Create a bee street
Join forces with your neighbours to create a bee street...
By getting together, you can brighten up where you live and help bees and other pollinating insects, by creating a corridor of wildflower patches or spaces along your street. Bees and other pollinators get even more out of wildflowers if they can visit a number of wildflower patches at the same time. In towns and cities, this is particularly important because they can struggle to find food.
By working with your neighbours to create as many wildflower patches as possible, you can help bees to find their way from one habitat to another and give them a helping hand. And of course, your native wildflowers will look great too!
Why do bees and other pollinators need our help?
The honey bee population in the UK has halved in the last 25 years. Exact reasons for these declines aren’t known but include:
- shrinking habitats
- pests and diseases
- the use of pesticides and fertilisers on crops
- recent poor summers
And we’re not just losing bees. Three-quarters of butterfly species and two-thirds of moths have seen their populations go down since the 1970s.
If pollinating insects can’t move around, they go hungry, their breeding pools become smaller and the species become less resistant to pests and diseases. So your bee street could make bees (and other insects) very happy!
Why are bees so important?
Bees don’t just make honey in hives; they perform a vital job that helps continue the life cycle of plants and crops.
As bees flit from flower to flower searching for nectar to feed on, their bodies pick up grains of pollen from one plant and transfer them to the reproductive parts of another.
So both flowers and bees get something out of the visits. The flowers provide food for the bees and in return, they get some pollen so they can reproduce. Without this process, many flowers and crops like strawberries, apples, and pears would disappear.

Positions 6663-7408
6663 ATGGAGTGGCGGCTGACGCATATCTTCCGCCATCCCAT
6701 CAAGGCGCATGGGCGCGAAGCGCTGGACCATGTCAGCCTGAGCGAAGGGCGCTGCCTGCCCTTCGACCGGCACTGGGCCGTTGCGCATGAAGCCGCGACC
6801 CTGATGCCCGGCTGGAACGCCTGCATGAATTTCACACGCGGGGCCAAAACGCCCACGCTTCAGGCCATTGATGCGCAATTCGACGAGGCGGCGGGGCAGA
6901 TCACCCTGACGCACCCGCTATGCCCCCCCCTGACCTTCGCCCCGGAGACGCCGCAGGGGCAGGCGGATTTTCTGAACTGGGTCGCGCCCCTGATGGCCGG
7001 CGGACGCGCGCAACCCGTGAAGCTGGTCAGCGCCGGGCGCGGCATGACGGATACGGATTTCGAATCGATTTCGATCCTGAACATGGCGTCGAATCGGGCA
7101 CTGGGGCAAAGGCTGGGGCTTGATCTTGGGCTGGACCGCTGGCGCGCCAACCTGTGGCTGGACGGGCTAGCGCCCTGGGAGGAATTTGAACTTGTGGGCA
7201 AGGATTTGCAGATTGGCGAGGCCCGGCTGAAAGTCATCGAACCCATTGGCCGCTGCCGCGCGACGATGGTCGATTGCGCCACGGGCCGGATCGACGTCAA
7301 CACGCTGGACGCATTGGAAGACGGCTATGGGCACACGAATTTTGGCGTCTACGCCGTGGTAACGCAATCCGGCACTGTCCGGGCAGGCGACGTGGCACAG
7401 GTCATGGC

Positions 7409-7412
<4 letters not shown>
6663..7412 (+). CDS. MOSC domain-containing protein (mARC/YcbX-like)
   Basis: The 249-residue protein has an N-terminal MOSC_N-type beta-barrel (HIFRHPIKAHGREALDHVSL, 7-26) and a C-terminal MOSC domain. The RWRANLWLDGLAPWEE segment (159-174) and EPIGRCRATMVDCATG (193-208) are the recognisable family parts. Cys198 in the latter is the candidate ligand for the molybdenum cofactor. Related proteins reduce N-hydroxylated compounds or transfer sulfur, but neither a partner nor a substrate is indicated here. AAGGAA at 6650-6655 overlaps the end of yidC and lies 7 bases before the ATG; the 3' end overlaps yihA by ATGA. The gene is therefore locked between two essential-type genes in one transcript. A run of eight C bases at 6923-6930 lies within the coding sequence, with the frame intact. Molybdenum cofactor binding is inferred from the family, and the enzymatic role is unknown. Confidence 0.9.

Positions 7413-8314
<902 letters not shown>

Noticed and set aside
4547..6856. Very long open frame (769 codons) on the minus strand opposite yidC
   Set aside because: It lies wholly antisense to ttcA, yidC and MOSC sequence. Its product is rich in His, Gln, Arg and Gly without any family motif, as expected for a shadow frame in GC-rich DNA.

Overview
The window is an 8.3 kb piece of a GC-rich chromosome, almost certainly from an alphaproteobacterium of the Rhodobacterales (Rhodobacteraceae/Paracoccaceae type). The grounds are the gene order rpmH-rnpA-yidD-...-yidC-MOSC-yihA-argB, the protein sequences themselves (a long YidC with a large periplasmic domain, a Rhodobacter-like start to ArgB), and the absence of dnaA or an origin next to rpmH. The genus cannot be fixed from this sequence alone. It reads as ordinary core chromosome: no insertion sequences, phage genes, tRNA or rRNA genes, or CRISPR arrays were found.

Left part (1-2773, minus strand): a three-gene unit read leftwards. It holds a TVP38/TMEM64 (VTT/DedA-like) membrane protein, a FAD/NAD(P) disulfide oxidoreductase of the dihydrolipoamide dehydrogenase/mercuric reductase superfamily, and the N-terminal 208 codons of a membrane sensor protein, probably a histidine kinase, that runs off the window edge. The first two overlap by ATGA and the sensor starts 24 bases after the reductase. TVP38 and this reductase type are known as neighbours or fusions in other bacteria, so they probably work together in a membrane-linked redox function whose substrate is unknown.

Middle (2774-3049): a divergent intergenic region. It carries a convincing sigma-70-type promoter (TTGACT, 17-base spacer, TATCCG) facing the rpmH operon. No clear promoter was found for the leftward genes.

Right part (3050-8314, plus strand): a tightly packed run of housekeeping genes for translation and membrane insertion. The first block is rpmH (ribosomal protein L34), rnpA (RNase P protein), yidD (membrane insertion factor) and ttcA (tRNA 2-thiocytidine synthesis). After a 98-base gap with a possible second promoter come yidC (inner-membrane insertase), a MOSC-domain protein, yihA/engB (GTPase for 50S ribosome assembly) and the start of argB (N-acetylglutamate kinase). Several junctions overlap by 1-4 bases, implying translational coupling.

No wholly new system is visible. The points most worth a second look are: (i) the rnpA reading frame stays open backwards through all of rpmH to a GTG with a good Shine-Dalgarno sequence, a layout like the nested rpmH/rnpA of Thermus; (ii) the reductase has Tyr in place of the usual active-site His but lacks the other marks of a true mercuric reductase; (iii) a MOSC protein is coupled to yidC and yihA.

How do I create a bee street?
Follow the four simple steps below to create your very own bee street.
Remember to start sowing your wildflower seeds either in Autumn or in Spring, to give the seeds the best chance to germinate.
Get together with your friends and family and draw up a plan of action. Give your bee street a name such as the ‘Hill Street Bees’.
Knock on your neighbours’ doors and find out if they’d like to get involved. Take an adult with you if you’re under 18.
Remember that you don’t need a big space in which to sow your seeds. Even a flower pot on a doorstep will help as long as it gets some sunshine.
Have fun together preparing your patches and sowing your seeds. Combine efforts and hold a neighbourhood seed-sowing party, sharing available tools and helping each other with the preparation and sowing.
Don’t forget to tell us how your bee street gets on. Take pictures! Show us which flowers appear first and which are doing best and of course, let us know when you see bees and other pollinators. Share your photos on social media using the hashtag #GrowWild
Did you know...
Albert Einstein once said: “If the bee disappeared off the face of the earth, man would only have four years left to live.” That’s food for thought!